One of the more intriguing missions to track from your backyard is the U.S. Air Force’s X-37B. The USAF owns two X-37B spacecraft, and the current Orbital Test Vehicle 4 (OTV-4) mission is the fourth overall for the program. Launched from Cape Canaveral on May 20, 2015, OTV-4 orbits Earth once every 91 minutes in a 196-mile (315-km) altitude orbit. Its orbit is inclined 38° from Earth’s equator, ensuring that the craft is visible from latitude 45° north to 45° south.
As with a majority of classified U.S. Department of Defense missions, NORAD doesn’t publicly publish the orbital parameters for the X-37B. (The launch was broadcast live, however.) Once launched, tracking the mini space plane becomes the pursuit of dedicated satellite-watchers worldwide.
Read more at: Sky and Telescope
U.S. Should Lead the World away from a Space War
On January 11, 2007, with no warning, China’s military fired a ballistic missile at one of the country’s weather satellites and blew it to bits. China’s first test of an antisatellite weapon made a mess: tens of thousands of metal shards now litter low-Earth orbit, where the International Space Station, other crewed missions and about half of all operational satellites fly.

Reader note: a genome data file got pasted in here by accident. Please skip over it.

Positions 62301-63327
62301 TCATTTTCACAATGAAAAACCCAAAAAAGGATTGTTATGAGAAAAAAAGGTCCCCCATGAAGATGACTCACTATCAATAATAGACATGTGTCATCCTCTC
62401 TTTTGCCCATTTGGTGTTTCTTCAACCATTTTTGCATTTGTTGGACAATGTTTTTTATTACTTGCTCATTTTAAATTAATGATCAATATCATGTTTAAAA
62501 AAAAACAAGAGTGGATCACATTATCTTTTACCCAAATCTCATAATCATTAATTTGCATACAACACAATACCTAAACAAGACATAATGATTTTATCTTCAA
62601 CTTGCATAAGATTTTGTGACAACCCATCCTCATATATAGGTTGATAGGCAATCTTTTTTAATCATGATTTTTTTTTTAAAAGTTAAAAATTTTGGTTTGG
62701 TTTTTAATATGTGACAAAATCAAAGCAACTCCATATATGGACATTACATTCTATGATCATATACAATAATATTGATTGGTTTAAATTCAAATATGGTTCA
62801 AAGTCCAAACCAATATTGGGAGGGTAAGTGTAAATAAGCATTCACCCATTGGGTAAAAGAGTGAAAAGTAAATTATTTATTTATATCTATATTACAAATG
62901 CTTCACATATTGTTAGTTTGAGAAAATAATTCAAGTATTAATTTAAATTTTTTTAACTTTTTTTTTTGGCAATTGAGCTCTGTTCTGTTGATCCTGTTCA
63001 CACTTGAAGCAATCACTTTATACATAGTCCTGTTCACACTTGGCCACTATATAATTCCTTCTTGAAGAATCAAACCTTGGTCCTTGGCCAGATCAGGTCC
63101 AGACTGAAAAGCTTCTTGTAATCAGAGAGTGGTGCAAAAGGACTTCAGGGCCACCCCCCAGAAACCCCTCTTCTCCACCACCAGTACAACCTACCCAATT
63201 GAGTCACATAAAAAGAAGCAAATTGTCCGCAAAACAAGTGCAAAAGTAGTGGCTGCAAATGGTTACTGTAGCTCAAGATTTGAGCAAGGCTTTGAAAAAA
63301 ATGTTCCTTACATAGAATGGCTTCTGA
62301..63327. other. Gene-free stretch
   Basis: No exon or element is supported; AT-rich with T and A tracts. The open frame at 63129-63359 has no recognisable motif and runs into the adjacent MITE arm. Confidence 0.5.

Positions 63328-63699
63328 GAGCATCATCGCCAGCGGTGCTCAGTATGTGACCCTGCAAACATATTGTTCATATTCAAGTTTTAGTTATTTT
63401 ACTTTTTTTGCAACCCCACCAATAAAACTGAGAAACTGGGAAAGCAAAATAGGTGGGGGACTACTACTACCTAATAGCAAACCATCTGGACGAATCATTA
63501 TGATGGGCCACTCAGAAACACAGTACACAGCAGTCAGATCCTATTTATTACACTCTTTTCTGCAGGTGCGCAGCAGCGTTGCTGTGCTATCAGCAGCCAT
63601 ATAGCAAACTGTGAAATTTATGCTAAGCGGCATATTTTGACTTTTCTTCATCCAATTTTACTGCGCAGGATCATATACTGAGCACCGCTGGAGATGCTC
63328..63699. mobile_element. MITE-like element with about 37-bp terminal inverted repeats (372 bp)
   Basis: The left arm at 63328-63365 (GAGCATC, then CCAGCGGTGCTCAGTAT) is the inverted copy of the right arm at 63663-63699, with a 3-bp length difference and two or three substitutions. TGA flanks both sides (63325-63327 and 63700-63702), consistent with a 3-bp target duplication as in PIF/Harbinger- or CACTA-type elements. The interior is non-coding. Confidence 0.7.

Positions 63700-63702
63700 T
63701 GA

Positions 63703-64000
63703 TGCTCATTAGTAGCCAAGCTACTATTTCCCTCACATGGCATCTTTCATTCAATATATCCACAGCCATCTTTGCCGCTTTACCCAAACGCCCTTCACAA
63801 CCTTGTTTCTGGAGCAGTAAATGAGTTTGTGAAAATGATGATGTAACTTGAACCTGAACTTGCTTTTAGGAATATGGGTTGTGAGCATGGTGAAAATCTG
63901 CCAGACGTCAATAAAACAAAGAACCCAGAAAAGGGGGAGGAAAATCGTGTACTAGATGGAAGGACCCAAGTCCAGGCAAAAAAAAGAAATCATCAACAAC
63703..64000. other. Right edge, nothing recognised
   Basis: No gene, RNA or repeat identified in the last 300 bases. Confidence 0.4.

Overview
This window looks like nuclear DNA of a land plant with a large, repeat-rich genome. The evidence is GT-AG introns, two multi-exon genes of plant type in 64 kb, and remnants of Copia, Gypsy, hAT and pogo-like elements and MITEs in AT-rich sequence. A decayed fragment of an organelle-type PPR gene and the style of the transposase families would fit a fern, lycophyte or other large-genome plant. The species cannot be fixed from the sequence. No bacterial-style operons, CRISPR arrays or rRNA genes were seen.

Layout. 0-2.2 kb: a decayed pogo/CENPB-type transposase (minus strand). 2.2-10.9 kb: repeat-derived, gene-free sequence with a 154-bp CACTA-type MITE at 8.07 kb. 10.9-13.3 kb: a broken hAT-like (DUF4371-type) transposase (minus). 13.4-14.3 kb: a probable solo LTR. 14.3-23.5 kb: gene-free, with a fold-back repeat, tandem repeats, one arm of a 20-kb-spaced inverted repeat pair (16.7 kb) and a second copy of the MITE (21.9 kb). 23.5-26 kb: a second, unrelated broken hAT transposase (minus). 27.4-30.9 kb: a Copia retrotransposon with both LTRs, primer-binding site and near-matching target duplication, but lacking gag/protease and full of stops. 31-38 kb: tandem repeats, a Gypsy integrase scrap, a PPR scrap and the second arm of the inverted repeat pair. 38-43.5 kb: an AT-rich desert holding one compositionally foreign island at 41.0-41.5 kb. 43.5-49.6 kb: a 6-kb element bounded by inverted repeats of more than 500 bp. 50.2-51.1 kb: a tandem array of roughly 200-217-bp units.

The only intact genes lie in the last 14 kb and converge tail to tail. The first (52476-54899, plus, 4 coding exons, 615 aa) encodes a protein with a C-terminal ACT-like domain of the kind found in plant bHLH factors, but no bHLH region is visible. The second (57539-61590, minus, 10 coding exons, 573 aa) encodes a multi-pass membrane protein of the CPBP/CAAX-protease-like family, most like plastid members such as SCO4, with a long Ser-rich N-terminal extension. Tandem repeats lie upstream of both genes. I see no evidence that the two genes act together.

Other superpowers have been exploring space-based weaponry. In October 2014 the U.S. Air Force’s X-37B Orbital Test Vehicle–3 returned from a mission where some analysts believe it was testing technologies for hypersonic missiles—weapons capable of hitting any target on Earth within an hour—and, possibly, techniques for repairing or disabling satellites. Russia has tested three satellites in recent years that may be able to intercept other orbiting spacecraft to eavesdrop on or physically sabotage them.
This militarization of space is a dangerous course. A small skirmish above our planet could knock out global communications, and the orbiting hazards could lock off access to space for generations. Worse, attacks on satellites could quickly escalate into war on the ground. World powers need to act now to declare space a demilitarized zone.
Read more at: Scientific American